The Salton Sea is a strange place.
Deathly. Beautiful. Intriguing. Smelly. It’s a dying sea, yet there is abundant life there.
The seashore (if you can call it that) looks from a distance like beautiful soft white sand. Up close, walking upon it, it crunches. The “sand” is actually made up of billions of dead brittle barnacles!
Then there are these fish carcasses that litter the shore.
The water is disappearing…leaving salts behind. Salts that have drained here from irrigation.
The Salton Sea was formed when the mighty Colorado River broke through diversion canals and flooded a huge low lying basin in the early 1900’s. According to the Salton Sea Museum, approximately 600 tons of salt are added to the lake annually, due to runoff of irrigated fields in the Imperial Valley. As water evaporates from Salton Sea, the salt is left behind in high concentrations, killing off the fish in the water, and the soil around the lakeside.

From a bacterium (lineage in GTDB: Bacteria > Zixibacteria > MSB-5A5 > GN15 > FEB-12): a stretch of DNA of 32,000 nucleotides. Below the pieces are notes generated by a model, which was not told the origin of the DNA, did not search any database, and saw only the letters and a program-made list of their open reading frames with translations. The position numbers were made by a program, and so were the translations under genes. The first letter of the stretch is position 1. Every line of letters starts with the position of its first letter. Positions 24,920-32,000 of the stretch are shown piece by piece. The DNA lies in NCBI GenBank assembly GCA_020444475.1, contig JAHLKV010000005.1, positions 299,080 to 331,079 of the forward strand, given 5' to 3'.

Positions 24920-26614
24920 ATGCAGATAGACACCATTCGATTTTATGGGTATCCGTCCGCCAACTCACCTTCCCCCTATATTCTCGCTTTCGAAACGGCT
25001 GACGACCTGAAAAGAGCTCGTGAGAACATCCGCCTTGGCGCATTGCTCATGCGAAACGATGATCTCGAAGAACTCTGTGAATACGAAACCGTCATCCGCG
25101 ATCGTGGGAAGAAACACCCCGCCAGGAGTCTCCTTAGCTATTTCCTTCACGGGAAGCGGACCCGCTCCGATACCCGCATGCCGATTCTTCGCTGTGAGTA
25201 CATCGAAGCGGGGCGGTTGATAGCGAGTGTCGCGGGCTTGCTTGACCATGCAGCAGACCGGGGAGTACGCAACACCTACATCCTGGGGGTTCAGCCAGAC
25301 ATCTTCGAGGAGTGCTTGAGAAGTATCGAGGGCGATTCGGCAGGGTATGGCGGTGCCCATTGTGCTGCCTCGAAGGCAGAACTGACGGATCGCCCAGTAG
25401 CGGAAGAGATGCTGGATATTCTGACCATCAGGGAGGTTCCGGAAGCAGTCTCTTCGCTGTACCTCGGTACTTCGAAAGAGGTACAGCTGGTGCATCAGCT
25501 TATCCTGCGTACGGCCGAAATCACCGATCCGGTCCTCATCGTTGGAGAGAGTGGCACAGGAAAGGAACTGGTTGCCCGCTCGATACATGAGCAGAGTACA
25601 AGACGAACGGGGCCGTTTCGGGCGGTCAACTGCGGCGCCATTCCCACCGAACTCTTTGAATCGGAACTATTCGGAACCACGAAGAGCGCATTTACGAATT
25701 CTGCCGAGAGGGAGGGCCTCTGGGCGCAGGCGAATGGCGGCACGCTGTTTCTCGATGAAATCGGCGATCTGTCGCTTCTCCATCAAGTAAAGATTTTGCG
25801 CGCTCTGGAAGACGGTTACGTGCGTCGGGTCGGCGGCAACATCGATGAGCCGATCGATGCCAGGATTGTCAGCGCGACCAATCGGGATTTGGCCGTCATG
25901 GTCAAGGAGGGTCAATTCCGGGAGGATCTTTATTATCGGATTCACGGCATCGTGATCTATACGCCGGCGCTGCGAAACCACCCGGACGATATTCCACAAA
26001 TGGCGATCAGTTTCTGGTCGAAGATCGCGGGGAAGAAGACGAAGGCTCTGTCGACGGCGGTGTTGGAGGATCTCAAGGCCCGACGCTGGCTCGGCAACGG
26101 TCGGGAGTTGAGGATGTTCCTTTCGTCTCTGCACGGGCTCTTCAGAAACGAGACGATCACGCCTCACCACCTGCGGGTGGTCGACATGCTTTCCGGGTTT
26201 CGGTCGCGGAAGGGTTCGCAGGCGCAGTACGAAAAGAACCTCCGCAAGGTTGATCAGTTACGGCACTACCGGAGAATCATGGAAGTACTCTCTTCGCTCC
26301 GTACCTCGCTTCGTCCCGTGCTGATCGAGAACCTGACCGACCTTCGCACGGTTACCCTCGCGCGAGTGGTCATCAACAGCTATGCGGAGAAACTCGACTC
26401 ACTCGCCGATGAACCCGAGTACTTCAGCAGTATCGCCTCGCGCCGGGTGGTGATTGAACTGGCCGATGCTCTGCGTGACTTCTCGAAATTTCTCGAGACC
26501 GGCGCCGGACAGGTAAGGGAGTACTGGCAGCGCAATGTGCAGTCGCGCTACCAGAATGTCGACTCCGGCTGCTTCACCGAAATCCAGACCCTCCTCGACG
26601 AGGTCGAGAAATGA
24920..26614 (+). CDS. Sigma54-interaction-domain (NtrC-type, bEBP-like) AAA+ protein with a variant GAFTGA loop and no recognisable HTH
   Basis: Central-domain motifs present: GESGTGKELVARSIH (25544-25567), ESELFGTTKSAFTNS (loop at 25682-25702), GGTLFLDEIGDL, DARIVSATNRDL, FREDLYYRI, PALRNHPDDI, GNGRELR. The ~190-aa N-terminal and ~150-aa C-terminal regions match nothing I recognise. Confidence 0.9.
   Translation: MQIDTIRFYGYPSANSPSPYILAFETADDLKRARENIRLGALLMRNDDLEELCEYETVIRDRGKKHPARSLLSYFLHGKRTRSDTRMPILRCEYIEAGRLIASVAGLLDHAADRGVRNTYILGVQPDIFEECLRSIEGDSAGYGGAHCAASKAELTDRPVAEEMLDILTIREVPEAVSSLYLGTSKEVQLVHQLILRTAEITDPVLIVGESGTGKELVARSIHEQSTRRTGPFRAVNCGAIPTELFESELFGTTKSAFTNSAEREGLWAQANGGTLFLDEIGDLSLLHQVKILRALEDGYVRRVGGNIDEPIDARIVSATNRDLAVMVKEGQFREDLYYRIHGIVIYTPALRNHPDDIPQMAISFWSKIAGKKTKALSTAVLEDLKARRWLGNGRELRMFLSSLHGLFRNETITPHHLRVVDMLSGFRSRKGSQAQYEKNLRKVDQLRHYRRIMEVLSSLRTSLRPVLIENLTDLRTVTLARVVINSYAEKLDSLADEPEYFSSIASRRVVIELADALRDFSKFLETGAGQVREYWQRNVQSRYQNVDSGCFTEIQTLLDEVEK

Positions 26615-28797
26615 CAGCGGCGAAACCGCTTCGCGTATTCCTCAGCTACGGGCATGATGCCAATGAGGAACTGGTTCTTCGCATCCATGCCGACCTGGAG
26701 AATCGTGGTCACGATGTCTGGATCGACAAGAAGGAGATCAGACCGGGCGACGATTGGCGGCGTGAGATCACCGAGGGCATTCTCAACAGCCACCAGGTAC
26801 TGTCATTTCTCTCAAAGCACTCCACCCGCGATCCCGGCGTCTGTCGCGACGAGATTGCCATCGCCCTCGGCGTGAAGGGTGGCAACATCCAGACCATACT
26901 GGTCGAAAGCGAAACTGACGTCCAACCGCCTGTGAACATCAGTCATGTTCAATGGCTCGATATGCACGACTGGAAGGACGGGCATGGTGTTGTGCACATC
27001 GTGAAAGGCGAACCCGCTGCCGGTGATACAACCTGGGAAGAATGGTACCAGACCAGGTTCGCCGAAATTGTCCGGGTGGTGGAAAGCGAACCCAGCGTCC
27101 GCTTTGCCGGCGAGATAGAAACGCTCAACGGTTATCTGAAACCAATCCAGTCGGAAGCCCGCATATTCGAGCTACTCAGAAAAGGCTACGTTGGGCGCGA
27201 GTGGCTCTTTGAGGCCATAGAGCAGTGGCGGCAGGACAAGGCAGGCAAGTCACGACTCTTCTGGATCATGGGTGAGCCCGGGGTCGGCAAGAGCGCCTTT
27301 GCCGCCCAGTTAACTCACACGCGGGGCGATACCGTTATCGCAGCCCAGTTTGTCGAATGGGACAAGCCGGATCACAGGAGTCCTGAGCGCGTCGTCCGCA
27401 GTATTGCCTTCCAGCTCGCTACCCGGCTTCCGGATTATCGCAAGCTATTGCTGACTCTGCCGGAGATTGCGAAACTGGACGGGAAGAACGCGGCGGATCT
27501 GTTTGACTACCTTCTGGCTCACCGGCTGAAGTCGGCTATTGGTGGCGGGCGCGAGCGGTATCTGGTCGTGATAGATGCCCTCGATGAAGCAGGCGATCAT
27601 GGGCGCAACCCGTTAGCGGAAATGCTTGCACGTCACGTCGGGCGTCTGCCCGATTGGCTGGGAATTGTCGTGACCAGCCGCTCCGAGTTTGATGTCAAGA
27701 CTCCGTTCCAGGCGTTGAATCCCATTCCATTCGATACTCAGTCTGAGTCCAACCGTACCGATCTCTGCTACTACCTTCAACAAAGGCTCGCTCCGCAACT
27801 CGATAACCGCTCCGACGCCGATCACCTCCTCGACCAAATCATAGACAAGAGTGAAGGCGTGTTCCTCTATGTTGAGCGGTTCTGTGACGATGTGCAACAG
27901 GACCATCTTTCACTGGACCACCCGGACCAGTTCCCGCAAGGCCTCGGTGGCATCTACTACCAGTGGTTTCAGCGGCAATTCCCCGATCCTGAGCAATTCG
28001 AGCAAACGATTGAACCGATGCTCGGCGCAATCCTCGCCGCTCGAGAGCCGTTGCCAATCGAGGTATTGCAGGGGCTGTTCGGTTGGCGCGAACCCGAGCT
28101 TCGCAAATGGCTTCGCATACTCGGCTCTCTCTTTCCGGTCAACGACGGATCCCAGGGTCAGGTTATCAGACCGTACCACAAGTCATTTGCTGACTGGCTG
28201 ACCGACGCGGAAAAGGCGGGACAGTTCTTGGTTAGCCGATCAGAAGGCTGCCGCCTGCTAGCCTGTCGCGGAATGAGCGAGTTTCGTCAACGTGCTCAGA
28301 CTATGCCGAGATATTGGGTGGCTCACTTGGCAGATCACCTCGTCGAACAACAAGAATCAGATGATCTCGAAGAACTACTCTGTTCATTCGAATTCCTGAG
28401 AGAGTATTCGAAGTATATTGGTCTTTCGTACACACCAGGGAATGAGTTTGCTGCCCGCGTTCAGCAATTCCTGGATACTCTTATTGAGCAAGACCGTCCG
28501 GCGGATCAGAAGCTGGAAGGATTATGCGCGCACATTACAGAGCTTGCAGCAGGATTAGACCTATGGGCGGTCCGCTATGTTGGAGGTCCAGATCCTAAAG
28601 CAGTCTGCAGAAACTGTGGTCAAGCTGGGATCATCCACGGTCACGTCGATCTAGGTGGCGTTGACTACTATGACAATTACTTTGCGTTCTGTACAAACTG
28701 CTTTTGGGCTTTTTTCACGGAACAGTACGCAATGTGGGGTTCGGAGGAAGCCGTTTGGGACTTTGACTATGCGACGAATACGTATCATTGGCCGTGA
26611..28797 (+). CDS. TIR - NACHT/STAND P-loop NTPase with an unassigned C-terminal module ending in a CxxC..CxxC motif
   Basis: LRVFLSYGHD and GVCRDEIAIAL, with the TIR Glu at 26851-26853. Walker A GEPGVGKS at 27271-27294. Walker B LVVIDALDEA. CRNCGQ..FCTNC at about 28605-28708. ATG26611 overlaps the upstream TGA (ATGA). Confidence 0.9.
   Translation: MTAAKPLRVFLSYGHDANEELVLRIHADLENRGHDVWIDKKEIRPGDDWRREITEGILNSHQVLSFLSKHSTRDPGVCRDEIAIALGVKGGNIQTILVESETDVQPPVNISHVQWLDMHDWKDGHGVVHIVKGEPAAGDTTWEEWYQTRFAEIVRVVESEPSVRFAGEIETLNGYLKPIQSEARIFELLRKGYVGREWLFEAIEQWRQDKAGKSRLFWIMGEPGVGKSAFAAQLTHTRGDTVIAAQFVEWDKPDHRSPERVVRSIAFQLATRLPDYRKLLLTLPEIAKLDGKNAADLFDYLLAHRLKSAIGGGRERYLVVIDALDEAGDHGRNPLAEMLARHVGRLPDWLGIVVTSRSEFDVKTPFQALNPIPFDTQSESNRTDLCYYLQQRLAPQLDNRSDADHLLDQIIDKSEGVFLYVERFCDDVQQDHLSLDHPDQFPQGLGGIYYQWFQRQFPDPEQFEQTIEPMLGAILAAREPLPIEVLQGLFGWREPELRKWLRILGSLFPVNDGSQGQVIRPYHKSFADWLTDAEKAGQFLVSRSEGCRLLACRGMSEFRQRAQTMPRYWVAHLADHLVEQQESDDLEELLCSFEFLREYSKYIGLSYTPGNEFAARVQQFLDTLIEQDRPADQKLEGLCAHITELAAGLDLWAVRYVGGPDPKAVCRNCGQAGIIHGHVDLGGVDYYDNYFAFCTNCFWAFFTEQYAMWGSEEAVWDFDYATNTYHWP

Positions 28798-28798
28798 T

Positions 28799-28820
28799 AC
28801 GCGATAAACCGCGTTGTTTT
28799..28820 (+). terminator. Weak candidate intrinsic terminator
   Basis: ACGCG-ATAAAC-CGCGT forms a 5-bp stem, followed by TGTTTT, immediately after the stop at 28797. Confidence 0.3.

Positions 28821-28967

The future is not pretty for wildlife, migratory birds, or recreational use.
Where will they all go?
There are groups and agencies trying to save the Salton Sea.
Fresh water would be nice, if there was more to be had. But everyone wants that.
The riparian areas around the perimeters of the sea support non-waterfowl, such as this pretty little Verdin.
This vegetation is dying off also.
These burrowing owls are numerous along the ditches.
Salts and toxic silts filling their homes???
For an in-depth look at the environmental, economic, and political impacts of the Salton Sea